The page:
"It's fun and it's punk - it's not institutional," Mr Stallan says. "We want the building to be quite sexy."

Lesley Woolfries, Holmes Partnership

Plenty of local authorities might be ignoring the Scottish Government's class-sizes policy, but don't accuse architects of that.

Lesley Woolfries is making sure to think ahead when she designs schools. If class sizes shrink, that has multiple knock-on effects. Apparently mundane details could have a big impact in years to come. So she designs in drainage points that are redundant for now; in the future, a huge amount of labour will be saved if a classroom needs new sinks and the groundwork has - literally - already been done.

Mrs Woolfries, an associate at Holmes Partnership in Glasgow, believes another big challenge on the horizon for school design is ICT. As the years pass, children are becoming more and more tech-savvy at a younger age, and that technology is increasingly portable. Pupils could soon be roaming the school with hand-held devices, she predicts, making the traditional notion of a classroom increasingly out of date. The computing lab is on its last legs: pupils will be able to use technology wherever they go.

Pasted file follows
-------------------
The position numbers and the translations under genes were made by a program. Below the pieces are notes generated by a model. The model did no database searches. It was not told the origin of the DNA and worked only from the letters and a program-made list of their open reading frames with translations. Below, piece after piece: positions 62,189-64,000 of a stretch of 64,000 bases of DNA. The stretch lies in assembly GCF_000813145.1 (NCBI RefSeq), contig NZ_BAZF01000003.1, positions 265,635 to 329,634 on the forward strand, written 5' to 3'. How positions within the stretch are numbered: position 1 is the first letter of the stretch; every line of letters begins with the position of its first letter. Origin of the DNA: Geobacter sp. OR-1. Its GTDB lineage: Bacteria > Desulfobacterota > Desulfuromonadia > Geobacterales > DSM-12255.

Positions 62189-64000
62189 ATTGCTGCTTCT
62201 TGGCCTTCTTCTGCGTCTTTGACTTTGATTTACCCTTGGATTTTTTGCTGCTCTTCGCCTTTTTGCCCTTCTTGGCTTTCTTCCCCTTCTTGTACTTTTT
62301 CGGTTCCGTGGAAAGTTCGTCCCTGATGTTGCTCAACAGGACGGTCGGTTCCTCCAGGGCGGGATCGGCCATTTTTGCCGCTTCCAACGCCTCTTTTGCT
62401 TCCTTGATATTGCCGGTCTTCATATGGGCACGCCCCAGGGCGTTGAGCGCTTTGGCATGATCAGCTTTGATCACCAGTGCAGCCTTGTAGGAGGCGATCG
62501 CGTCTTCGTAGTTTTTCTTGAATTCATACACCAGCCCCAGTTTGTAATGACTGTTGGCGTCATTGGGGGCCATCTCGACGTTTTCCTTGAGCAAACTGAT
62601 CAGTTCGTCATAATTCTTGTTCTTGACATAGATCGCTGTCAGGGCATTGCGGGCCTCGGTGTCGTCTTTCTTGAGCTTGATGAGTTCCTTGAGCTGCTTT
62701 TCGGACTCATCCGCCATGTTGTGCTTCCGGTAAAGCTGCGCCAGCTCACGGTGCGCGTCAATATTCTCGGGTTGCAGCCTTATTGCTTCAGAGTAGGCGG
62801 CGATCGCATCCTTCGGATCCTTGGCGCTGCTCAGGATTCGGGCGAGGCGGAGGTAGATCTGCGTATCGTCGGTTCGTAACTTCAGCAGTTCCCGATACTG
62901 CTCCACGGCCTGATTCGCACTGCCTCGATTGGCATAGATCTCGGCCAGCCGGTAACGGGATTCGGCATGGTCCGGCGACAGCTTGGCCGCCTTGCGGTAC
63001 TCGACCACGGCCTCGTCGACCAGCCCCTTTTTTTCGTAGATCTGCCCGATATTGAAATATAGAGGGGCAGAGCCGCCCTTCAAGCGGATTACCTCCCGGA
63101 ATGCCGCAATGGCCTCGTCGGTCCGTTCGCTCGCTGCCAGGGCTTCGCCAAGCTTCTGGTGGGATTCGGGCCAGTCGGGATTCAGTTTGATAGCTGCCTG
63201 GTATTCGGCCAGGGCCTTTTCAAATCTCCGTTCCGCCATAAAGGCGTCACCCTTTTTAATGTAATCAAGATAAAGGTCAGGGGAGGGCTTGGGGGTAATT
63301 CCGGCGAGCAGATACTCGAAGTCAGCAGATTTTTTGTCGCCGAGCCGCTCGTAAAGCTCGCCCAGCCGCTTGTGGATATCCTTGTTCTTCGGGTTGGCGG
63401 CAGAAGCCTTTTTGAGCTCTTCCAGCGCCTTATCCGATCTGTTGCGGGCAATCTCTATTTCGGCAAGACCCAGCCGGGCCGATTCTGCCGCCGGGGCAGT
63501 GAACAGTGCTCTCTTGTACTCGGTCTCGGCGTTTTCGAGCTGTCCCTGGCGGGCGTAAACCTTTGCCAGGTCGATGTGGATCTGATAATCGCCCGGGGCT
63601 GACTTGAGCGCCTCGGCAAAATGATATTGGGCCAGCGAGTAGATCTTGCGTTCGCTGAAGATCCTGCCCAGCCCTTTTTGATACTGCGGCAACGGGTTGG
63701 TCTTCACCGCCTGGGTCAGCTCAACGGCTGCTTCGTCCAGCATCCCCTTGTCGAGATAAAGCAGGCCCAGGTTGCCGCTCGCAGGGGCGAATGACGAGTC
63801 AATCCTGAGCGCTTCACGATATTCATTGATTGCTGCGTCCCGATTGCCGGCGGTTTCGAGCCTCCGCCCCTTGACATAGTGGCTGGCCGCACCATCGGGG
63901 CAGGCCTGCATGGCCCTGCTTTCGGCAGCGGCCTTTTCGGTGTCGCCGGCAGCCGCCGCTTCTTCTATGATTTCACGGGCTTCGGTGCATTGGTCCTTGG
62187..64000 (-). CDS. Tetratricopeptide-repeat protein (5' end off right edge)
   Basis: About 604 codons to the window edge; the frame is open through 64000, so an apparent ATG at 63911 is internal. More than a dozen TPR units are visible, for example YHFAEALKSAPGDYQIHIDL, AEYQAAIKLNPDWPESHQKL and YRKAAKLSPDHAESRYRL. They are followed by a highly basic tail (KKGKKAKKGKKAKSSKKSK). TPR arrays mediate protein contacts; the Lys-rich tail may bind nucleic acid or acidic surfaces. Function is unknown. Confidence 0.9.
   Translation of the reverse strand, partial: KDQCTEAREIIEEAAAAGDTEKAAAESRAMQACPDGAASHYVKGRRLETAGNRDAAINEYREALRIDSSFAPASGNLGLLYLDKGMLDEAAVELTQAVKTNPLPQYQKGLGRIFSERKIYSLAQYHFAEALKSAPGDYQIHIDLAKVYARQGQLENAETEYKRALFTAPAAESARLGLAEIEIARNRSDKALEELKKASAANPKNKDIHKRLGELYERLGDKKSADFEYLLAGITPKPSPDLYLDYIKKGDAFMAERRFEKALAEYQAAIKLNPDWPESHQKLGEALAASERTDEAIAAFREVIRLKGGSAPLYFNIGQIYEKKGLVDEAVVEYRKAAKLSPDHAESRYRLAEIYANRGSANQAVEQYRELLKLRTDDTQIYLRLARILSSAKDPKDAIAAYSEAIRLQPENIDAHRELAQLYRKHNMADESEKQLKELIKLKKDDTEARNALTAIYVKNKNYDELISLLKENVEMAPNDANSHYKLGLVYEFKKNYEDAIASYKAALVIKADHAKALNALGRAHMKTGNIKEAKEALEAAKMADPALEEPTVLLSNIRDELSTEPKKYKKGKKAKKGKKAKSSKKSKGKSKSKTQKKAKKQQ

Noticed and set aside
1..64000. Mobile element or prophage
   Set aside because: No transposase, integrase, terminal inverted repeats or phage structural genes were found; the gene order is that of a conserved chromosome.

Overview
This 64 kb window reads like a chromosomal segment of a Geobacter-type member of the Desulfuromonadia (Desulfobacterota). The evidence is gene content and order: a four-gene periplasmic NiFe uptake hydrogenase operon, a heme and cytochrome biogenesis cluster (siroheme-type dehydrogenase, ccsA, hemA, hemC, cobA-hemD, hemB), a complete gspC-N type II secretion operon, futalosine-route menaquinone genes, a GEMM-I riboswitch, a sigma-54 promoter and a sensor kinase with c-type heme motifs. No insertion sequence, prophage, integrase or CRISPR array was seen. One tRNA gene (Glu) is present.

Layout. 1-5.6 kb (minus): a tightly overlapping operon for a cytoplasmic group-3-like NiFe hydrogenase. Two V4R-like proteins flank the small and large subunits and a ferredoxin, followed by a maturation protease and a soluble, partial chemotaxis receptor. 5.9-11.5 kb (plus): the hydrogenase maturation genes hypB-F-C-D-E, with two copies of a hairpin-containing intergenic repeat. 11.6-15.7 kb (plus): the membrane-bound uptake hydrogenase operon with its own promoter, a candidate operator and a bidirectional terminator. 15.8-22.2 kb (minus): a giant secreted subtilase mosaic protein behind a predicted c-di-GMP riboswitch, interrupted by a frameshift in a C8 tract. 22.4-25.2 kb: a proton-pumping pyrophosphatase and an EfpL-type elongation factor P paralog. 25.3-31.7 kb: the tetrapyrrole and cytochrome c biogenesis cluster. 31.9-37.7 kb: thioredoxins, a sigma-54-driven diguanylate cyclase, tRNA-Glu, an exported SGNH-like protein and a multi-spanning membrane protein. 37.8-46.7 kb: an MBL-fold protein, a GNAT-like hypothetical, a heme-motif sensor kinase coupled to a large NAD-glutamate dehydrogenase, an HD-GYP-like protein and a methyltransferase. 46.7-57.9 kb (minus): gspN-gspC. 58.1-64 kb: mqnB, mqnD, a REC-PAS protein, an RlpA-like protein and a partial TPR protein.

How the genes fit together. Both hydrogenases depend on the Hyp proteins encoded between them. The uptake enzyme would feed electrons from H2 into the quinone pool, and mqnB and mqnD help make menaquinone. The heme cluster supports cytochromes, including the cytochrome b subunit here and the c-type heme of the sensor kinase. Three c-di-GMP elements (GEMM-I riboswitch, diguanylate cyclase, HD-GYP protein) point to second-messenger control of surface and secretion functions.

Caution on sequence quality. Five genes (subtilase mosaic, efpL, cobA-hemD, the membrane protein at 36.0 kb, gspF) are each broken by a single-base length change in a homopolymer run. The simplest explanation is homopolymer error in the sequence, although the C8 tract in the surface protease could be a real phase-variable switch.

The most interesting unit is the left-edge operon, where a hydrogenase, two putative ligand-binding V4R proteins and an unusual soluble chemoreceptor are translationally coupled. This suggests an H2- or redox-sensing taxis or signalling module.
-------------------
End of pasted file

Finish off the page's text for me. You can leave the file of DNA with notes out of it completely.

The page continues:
Designing a school puts architects at the behest of a huge number of people, Mrs Woolfries explains. Consultation can stretch across hundreds of pupils and parents, dozens of teachers, and demanding specialists, such as psychologists. You have to meet with headteachers "very, very early" in the process to avoid heading off in the wrong direction.

Mrs Woolfries has been working on schools for seven years, and knows by now that local authorities issue far more prescribed instructions than maverick commercial developers. "I wouldn't be bold enough to try to change their minds," she says. "We try to respect their decision, whatever it is."

Her favourite design feature is one of her own - Kirktonholme Primary, East Kilbride. A first-floor library teems with light, thanks to large glass panes on two sides. It hovers above a busy multi-purpose area, with the industry below enhancing the serenity above: like Kate Winslet and Leonardo DiCaprio on the prow of the "Titanic", she suggests.

"You feel fantastic - you really feel part of the building," she says. "You can watch people going about their daily routines and feel part of it, without getting involved."

The painstaking process of school design becomes worth the effort, Mrs Woolfries insists, once she revisits the school when pupils and staff have moved in, put up their posters, rearranged the furniture, and given the shell of a building "personality".

"There's not a better feeling in the world when you're speaking to a six- year-old and they're thanking you so much for their new school."